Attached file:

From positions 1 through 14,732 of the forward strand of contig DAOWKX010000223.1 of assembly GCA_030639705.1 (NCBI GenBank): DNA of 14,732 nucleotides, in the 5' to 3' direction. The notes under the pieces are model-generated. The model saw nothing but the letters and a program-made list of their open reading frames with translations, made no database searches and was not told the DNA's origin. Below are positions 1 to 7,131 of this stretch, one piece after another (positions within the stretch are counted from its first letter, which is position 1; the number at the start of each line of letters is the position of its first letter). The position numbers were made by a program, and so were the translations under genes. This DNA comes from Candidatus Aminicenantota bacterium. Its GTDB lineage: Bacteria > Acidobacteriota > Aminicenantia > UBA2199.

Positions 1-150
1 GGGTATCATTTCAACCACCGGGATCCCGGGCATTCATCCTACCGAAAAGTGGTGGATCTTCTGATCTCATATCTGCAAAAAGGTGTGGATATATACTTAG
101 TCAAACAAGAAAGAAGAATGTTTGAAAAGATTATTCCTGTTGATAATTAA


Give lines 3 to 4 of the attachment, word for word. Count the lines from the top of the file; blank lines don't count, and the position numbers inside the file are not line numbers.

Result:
1 GGGTATCATTTCAACCACCGGGATCCCGGGCATTCATCCTACCGAAAAGTGGTGGATCTTCTGATCTCATATCTGCAAAAAGGTGTGGATATATACTTAG
101 TCAAACAAGAAAGAAGAATGTTTGAAAAGATTATTCCTGTTGATAATTAA